While the earth as a whole has warmed approximately 1.1°C, warming to date has not been even across regions and the Arctic has warmed roughly +2 to +3°C to date. To understand what GWLs mean for the Bering Sea marine ecosystem, we used high resolution model projections to translate GWL indices into regional changes in SST and BT. A GWL of +1.5°C (over the pre-industrial average, or roughly +0.4°C global warming relative to present day) is projected to result in eastern Bering Sea SSTs and BTs that are similar to present day conditions (Figure 6). However, at GWL of +3 and +4°C (or +1.9 to +2.9°C global warming relative to present day), significant warming is projected to push water temperatures well beyond those observed to date, even during recent marine heatwaves. Ongoing work as part of the Alaska Climate Integrated Modeling (ACLIM) project 8 and numerous climate change studies find evidence of increasing risk for Bering sea ecosystems, fisheries, subsistence resources, and coastal communities associated with higher warming rates (IPCC, 2022). Differences in trends between low and high carbon mitigation scenarios demon- strate the scope for warming of the Bering Sea to be ameliorated through carbon mitigation. Importantly, there is high potential to limit summer bottom temperature warming to less than ∼3°C (over 1980-2013 averages), provided sufficient global cooperation results in necessary reductions in carbon emissions.
For more details on these high resolution climate change projections for the eastern Bering Sea, please see p. 209.
Kirstin K. Holsman - NOAA Fisheries, Alaska Fisheries Science Center
Figure 5: Bias-corrected summer sea surface temperature (top row) and bottom temperature (bottom row) for the northern Bering Sea (NEBS) from the hindcast (dark blue line) and projections under high (ssp126, left column; cool colors) and low (ssp585, right column, warm colors) mitigation scenarios. A ten year running mean is shown in the dark line and shading indicates the standard error of mean values; individual Earth System Models are shown as individual lines. Average modeled temperatures from the reference period (1980-2013) of the hindcast are show as the horizontal blue line; dashed lines represent ±1 standard deviation of the mean. Note different scales between rows.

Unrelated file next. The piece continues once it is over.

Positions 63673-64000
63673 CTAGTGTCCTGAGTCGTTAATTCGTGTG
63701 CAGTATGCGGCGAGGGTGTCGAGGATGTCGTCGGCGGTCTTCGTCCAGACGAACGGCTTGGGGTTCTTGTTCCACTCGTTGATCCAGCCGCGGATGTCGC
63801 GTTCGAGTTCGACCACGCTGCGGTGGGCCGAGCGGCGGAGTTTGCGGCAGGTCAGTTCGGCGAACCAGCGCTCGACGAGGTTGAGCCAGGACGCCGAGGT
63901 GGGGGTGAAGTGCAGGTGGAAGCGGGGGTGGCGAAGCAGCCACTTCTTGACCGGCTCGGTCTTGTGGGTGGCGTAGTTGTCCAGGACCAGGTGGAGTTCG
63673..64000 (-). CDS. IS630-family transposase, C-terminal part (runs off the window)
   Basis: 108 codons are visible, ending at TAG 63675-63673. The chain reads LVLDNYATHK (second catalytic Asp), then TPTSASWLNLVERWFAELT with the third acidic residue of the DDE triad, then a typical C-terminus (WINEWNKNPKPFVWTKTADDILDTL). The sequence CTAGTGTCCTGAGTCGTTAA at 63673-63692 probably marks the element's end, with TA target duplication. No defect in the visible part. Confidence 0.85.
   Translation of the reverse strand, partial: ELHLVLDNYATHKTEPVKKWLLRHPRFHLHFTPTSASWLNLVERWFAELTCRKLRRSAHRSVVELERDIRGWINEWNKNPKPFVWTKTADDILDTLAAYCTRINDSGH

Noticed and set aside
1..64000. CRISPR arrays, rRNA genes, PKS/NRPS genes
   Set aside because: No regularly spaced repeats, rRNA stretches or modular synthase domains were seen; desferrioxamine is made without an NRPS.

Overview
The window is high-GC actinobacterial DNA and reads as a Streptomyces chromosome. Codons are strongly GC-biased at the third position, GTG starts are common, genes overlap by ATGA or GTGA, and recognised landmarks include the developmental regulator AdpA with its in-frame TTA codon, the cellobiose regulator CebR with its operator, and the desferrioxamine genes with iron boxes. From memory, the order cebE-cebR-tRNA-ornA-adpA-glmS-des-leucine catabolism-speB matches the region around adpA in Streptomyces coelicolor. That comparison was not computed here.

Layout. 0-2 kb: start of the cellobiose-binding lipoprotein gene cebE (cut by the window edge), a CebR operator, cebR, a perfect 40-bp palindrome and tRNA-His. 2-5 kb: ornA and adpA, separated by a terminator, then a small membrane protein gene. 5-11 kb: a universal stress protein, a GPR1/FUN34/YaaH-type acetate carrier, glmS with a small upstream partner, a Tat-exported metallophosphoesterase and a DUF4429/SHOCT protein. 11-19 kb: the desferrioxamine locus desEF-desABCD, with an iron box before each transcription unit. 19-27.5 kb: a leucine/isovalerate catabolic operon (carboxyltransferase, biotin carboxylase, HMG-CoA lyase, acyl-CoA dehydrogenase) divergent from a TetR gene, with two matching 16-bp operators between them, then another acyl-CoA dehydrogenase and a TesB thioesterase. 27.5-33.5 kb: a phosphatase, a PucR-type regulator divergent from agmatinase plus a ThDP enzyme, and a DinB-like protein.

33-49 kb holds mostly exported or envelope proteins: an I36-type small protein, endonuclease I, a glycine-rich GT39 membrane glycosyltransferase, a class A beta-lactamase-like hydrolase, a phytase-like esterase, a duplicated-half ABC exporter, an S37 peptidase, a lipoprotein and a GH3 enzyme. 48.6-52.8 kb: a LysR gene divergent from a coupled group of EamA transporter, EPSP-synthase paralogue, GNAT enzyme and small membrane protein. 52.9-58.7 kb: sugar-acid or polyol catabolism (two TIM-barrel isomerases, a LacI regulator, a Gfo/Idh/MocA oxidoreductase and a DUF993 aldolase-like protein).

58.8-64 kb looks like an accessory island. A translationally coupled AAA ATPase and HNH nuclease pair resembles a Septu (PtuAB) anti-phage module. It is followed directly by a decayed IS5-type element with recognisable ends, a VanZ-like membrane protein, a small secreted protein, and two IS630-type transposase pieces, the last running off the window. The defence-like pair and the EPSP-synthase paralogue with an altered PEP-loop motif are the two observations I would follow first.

Figure 6: Southern and Northern Bering Sea ('SEBS' and 'NEBS', respectively) modeled summer bottom and sea surface temperatures ('BT' and 'SST', respectively) as a function of CMIP6 Global Warming Levels (mean global increase in temperature relative to pre-industrial temperatures (1850-1900)). Recent hindcast ranges are reported ('2010-2021') as well as bias corrected projections from the Bering10K model for each GWL (+1 to +4°C GWL). Boxplots represent the 25thand 75thpercentile (i.e, the interquartile range) with the horizontal line representing the median temperature, and the error bars representing the min or max (IQR ± IQR*1.5). Outliers are represented by points (e.g., marine heatwave years if above the boxplot). For more information on interpretation of boxplots see https://r-graph-gallery.com/boxplot.html.